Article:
My heart swelled with peace and confidence when I finally accepted the evidence that has been before my eyes my entire life. Still there lingers some shame for being disloyal to the community that nurtured me. If anything, the Mormon faith has taught me virtuous principles and a loyalty to the truth above all else. For that I am grateful.

[It is true that I learned the importance of truth from Mormonism. However, the LDS church for all its talk about the truth has a stilted, awkward relationship with it. Where I learned to value the truth from Mormonism, I learned how to find it from scientists, skeptics, and freethinkers.]

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True Name

I’ve still been pondering my reluctance to share my secret name, turning my feelings over in my mind like an excavated artifact. Maybe I hesitate because I value this secret as something special to me alone, even though I know intellectually that I share it with others. When I received it, I assigned special meaning to it, making it a talisman signifying something special about me.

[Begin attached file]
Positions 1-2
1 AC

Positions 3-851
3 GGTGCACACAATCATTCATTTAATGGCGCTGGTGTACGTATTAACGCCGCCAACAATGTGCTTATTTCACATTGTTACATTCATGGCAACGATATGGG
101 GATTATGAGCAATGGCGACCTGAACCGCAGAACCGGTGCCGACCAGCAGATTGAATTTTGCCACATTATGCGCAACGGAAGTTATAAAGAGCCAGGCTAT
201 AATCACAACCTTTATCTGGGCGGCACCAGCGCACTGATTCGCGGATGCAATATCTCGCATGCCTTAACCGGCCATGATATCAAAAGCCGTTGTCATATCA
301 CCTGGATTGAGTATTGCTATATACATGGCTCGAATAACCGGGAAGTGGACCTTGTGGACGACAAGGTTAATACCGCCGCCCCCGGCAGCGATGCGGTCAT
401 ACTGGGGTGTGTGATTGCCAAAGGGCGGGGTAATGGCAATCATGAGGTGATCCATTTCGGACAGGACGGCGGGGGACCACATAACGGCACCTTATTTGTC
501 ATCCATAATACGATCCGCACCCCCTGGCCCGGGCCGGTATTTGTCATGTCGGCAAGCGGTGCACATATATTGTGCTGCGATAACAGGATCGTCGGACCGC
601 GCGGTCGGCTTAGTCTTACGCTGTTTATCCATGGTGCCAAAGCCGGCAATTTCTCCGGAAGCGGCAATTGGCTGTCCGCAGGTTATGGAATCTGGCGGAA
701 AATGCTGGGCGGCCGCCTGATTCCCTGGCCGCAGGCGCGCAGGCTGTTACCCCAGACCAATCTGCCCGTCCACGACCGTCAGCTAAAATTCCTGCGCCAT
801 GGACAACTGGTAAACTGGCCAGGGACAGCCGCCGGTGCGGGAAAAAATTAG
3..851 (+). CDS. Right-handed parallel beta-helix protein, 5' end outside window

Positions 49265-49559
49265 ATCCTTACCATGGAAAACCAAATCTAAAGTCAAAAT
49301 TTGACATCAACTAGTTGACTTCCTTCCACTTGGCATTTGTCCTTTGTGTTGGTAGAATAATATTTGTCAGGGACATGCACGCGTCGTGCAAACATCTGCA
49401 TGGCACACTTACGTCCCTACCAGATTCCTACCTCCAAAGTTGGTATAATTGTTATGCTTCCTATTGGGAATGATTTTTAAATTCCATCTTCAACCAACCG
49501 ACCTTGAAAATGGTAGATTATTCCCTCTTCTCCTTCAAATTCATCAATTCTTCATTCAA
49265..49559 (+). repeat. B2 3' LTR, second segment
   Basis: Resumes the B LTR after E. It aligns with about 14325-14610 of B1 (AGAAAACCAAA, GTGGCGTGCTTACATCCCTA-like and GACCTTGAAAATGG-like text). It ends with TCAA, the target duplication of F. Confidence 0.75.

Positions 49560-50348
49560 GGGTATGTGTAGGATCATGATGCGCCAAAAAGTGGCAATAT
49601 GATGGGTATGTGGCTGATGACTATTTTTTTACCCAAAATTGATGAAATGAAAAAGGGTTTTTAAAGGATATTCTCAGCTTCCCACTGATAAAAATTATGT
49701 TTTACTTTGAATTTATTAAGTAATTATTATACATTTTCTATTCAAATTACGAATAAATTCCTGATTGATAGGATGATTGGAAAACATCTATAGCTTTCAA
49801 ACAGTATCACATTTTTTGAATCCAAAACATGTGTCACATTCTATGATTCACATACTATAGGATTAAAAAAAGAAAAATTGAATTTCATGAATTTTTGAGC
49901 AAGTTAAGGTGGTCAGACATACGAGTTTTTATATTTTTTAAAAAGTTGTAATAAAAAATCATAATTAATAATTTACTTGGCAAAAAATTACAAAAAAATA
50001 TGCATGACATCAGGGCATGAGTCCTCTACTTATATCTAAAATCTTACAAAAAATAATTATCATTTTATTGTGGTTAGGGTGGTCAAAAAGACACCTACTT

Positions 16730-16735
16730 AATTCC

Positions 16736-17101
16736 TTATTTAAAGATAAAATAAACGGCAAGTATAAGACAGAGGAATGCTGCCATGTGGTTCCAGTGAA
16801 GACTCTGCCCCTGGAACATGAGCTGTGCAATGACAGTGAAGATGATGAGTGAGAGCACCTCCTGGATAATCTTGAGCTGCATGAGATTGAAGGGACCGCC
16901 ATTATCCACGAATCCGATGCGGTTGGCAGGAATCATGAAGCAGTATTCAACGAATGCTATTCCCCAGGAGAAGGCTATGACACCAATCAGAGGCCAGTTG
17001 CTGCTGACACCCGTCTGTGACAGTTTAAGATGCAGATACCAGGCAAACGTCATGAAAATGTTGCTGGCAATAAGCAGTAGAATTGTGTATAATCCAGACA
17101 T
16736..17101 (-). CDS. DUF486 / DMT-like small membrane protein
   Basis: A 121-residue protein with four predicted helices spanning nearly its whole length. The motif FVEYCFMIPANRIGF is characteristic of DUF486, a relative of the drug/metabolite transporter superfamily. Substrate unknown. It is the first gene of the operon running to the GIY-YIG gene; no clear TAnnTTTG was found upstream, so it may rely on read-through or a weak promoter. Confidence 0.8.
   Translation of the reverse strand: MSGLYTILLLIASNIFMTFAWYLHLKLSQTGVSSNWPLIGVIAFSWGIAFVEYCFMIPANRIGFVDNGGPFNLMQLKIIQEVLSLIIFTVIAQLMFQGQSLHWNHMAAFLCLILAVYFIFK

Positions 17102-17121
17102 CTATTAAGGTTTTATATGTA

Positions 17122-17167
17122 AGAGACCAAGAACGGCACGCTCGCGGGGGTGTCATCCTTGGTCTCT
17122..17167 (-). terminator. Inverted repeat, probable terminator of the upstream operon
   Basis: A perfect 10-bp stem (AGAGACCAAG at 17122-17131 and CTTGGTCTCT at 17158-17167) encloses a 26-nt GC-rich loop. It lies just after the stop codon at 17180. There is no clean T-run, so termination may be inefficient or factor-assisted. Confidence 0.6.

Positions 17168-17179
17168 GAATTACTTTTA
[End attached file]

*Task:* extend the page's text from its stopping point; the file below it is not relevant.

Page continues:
I also hesitate to share the name because once the secret is out there, my actions can’t be undone. I feel trepidation at the thought of irrevocable actions.

It’s been an interesting psychological case study. So be it.

On the fateful day I was clothed in the Garment of the Holy Priesthood and received my Endowment, I heard these words: “With this garment, I give you a new name, which you should always remember and which you must keep sacred and never reveal, except at a certain place that will be shown you hereafter. The name is White Cloud.”

Gotcha! That’s my secret Indian name from Webelos camp. You thought I was going to give up my true name so easily. You should have known better.

Better luck next time,